21. I not an overall fan of Adidas take for a lot of teams, but I think the stripped, kinda gimmicky basic looks that it brings for schools not as seeped in tradition (ASU and Wash) works for those schools, but when they tried pulling that at ND and Wisconsin (Ugh, dark years for those looks in the latter parts of the contract), it just came off as ugly and cheap looking. My thoughts on uniform supplier's relation to the success and or reputation of a team; Bottom-Level Looks => Bottom-Level Success & Reputation (Teams Typically Have Little Tradition & No Historic Identity) Nike Catalog Looks; typically aren't competing just looking for a look that doesn't cost much & low-to-moderate concern of reputation (In US, Nike is definitely more liked than Adidas) Adidas Catalog Looks; typically wanting to save money & aren't concerned with reputation Mid-Level Looks => Mid-Level Success & Reputation (Teams Typically Have Some Tradition & A Few Memorable Identities) Under Armour Catalog Looks; typically splurging a little to get some unique basic looks, as UA has shown to be more expensive than Nike & Adidas, also moderately concerned with reputation Adidas Custom Looks; pretty much either slight variation of catalog looks, a traditional look that they somehow also always mess something up about it, or some gimmick based on a tradition from the school (See all the throwbacks for A&M and the alts that were made for UCLA) High Level Looks => High-Level Success & Reputation (Teams Typically Have Lots of Tradition & At Least One Iconic/Consistent Identity) Under-Armour Custom Looks; high level of respect for traditional looks & good at finding ways of maintaining old designs on tighter & smaller uniforms,and there's generally a lot of effort put into the custom alts for teams (see Maryland's Alts and Notre Dame's Shamrock Series Alts) Nike Custom Looks; same as UA essentially but I would say that Nike is also good at helping teams create an Identity (See Oregon, TCU, Baylor, and Boise State) Obviously there's expections to this rule; Cal & Texas Tech both have custom (beautiful) looks from UA but aren't really powerhouses or seeped in much tradition comparatively to other schools Several schools that have Nike Custom Looks are still mediocre at best see teams like Vandy, Wake Forest, Baylor, Oregon State, etc A team can have basic looks and all of a sudden get really good (then get a custom look) i.e. Boise State However, I do believe there's enough evidence out there to support my theory here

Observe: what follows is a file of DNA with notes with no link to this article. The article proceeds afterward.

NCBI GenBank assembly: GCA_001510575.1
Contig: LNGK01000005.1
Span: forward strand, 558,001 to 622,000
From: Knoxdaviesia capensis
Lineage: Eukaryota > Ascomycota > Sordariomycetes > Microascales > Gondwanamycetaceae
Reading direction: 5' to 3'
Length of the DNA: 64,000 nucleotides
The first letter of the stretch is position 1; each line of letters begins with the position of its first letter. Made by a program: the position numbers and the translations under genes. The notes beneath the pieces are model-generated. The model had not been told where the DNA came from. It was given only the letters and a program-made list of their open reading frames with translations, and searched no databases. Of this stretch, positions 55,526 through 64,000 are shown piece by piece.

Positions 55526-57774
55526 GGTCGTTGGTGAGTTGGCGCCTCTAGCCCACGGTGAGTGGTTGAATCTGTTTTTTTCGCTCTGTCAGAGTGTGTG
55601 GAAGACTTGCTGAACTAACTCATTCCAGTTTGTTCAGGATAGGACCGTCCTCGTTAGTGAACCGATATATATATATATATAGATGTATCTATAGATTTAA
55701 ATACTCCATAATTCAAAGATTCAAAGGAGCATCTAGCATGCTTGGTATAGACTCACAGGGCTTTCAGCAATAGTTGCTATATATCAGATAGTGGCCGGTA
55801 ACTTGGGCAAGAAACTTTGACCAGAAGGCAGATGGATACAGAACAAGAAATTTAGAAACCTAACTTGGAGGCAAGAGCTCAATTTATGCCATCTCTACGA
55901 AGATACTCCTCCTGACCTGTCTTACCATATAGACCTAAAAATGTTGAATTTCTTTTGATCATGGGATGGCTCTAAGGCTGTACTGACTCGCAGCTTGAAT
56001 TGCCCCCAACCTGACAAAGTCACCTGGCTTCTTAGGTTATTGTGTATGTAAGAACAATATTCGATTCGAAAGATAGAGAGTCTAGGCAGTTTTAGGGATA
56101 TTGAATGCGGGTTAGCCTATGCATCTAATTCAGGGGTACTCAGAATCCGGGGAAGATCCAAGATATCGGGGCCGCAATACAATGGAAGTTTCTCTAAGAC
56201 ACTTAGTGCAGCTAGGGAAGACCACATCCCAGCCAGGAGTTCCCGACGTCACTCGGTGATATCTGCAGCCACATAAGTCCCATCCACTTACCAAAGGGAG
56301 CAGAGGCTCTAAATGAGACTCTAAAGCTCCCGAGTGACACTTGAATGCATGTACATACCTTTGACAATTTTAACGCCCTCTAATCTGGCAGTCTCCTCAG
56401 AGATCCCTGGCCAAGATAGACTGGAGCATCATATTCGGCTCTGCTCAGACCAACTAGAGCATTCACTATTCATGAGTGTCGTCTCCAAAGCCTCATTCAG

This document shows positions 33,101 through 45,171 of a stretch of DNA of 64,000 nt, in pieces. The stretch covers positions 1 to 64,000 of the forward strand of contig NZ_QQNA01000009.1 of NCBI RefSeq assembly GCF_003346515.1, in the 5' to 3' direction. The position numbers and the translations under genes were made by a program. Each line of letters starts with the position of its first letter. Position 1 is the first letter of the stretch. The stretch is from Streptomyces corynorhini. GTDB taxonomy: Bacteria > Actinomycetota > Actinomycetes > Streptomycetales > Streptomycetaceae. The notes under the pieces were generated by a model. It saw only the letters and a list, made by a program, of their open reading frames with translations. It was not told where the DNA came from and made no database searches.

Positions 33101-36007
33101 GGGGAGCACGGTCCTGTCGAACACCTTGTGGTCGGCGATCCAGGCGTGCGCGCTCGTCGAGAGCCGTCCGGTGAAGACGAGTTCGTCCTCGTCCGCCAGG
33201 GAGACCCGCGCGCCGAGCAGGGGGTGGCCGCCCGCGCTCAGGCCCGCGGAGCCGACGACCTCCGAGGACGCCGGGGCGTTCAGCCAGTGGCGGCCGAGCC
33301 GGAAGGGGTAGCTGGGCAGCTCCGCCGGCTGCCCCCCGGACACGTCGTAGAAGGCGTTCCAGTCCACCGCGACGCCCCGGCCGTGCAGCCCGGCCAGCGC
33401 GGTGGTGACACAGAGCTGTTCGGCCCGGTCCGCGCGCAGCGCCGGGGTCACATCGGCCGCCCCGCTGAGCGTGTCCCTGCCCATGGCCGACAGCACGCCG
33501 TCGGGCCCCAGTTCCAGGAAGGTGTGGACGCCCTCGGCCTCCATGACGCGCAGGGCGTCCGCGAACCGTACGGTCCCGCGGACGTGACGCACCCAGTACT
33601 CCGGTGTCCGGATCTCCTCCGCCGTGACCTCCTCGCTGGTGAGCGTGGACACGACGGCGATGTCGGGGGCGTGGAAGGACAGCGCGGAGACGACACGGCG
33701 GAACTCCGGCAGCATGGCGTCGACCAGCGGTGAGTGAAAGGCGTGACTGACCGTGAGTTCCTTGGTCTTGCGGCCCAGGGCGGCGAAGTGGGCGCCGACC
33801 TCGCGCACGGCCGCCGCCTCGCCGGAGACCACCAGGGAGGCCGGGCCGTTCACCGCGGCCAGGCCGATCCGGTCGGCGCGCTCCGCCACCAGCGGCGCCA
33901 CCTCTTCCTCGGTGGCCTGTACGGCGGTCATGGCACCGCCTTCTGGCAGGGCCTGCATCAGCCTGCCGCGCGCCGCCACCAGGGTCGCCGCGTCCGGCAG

22. The uniforms shown were the ones from 1995 - 1998, which was the start of the collapse. As for red being used on the uniforms in general, I know a theory I've heard from my Hawks fan friends; is that the color red cursed the Blues and Hawks until the Blues dropped it. To be honest though, anything to spite the Hawks is good in my book, so maybe we should add red back to the uniforms..... p.s. making the playoffs in the NHL is not indicative of the stability of the franchise, see 18/19 Pens, literally every Capitals season before 17/18, etc.
  23. We fans don't speak of that blasphemous use of the color associated with beginning the collapse of the franchise.